What is Shared Ownership property?
A Shared Ownership Property is a property that’s owned through Shared Ownership, a government scheme that allows you to own part of a house or flat, with the rest of it owned by a housing association or developer.
Read more about Shared Ownership.
Shared Ownership is a great way of getting on the housing ladder, but most of us eventually outgrow our first home. So what happens then?
Selling a Shared Ownership property – how is the process different?
In many ways, selling a Shared Ownership home isn’t too different to selling property the conventional way. You’ll need to hire a conveyancer and probably a removals firm, and the steps you take in preparing your home to sell are identical.
However, there are some key differences.
You’ll need to get a Shared Ownership valuation when selling your home, something which is not needed for a traditional sale.
It’s likely that the housing association or developer will have the right to buy back your property before it’s marketed to anyone else. This is known as the ‘right of first refusal’, and it means you have to offer the property to them first, and give them enough time to respond (they’ll be able to tell you how long you need to leave it before finding an estate agent yourself). In some situations this might even be the case if you’ve staircased to own 100% of the property.
Shared Ownership eligibility criteria
Even if you end up selling your house on the open market, you’ll probably be selling to a Shared Ownership buyer (unless you own 100% of the property). This means that any buyer will need to fit the eligibility criteria, as well as be able to secure a Shared Ownership mortgage (which aren’t as common as conventional mortgages). Both of these factors could potentially result in a delay to the sale, so bear that in mind when you’re planning your move.
How to sell a Shared Ownership property
Step 1: Tell your housing provider
The first thing you’ll need to do is tell the housing association or developer that you’re planning on selling. You’re not legally obligated to go through with the sale at this point, you’re just getting the process started.
Step 2: Get a valuation
With an ordinary property sale, getting a valuation is optional. But for a Shared Ownership property sale it’s essential because your housing provider has to be completely sure of the value of your share, so it can be priced appropriately If the value of your property has gone up, the value of your share goes up too. Valuations are carried out by Chartered Surveyors who can accurately assess the value based on the area and similar properties nearby.
Bear in mind that you are responsible for paying for the valuation. Shared Ownership valuations cost approximately £300-£600, depending on the estimated value of the property.
You can get quotes for Shared Ownership valuations through our quote form.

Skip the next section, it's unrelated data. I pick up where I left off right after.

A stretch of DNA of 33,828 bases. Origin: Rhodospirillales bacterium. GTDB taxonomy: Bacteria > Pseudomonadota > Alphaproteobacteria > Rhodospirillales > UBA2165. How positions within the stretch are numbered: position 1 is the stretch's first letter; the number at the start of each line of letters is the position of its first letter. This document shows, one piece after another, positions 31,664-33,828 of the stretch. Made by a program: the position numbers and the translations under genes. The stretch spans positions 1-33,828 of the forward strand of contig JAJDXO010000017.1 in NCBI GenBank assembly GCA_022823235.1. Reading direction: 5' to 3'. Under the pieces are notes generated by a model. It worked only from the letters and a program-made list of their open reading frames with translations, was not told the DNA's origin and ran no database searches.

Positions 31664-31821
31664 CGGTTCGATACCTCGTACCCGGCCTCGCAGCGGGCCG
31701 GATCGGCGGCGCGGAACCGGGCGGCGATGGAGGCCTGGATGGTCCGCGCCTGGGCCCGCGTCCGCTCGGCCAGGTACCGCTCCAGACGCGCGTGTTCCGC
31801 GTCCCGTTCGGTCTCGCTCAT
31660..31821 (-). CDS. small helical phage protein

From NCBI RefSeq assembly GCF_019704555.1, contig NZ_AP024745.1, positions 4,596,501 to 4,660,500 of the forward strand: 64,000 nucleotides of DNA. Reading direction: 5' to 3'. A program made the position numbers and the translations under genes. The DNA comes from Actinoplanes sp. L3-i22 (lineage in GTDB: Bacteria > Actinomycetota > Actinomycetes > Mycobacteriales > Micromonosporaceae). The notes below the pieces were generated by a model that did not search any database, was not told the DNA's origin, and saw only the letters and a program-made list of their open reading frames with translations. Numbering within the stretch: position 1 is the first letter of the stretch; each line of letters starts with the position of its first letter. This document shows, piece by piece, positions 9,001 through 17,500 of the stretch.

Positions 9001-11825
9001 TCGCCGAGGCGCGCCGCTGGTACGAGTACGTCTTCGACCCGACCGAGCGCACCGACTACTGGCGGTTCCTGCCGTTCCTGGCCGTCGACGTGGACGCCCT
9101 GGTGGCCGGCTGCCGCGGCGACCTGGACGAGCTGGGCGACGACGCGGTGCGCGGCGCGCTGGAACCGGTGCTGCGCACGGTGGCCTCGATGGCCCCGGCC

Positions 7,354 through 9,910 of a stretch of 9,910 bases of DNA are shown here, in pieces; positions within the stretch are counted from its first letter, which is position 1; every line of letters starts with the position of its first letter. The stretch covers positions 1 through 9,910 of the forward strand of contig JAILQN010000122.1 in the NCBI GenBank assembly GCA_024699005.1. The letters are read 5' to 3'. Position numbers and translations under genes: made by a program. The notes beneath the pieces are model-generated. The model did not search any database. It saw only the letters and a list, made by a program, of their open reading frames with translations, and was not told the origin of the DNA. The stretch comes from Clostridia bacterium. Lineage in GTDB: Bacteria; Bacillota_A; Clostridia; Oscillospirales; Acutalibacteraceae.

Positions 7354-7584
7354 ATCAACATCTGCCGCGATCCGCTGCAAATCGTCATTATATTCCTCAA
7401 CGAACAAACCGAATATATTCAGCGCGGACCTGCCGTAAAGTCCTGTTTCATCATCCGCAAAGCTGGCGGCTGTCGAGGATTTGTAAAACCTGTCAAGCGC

Step 3: Contract of sale
The next thing to do is complete and return the contract of sale. You’ll need to employ a solicitor before this, as it’s likely you’ll need to provide their details on the form.
You can get conveyancing quotes through reallymoving – just remember to select the ‘Shared Ownership’ option on the form.
Step 4: Get an EPC
Depending on how long you’ve been in your property, you might need to get an Energy Performance Certificate (EPC).This tells potential buyers how energy efficient your home is, and gives an idea as to how much they’ll spend on bills. EPCs last for 10 years, and need to be updated if you have made any energy efficiency changes to the property since you bought it. You can get quotes for EPCs through reallymoving.
Step 5: Prepare your home and take photos
Your housing provider might liaise with you about this. You’ll need to make your property look presentable to ensure it’s marketed in the best possible way. There may be rules about selling the property on in the same style that you bought it, which might mean painting the walls white, or removing any additions you’ve made (shelving etc). Check your lease, or speak to your contact at the Housing Association.
Read about how to stage your home to sell.
Step 6: Find a buyer
As we said earlier, the first part of this step is to give your housing provider first refusal. Generally waiting lists for Shared Ownership properties are pretty long, so there’s a good chance they’ll be able to find a buyer in the specified time.
If they’re unable to, however, you’ll need to advertise and sell the property on the open market. You can either do this yourself or employ an estate agent. But remember that, unless you owe 100% of the property, you’ll need to sell the property to a Shared Ownership buyer. Something else to bear in mind is that the buyer won’t be able to buy a smaller share than the one you currently own. So, for example, if you own 50% of the property, you’ll need to find a buyer who can buy 50% or more.
Step 7: The sale
The process the buyer has to go through will be familiar to you, as it will be similar to the one you went through when you originally bought the property. Once the criteria for Shared Ownership, like financial checks and mortgage in principle approvals, have been met then the sale continues much like a conventional purchase. Like a traditional purchase, you can usually expect the conveyancing process to take up to three months, although this also depends on whether you’re moving into a new build or existing property, as your sale may be quick, but your purchase may take longer.
And there you have it! You’ve sold your Shared Ownership home, and maybe helped someone else take that first step on the property ladder.
Reallymoving can help you in the sale of your Shared Ownership property, by allowing you to compare prices for Shared Ownership valuations.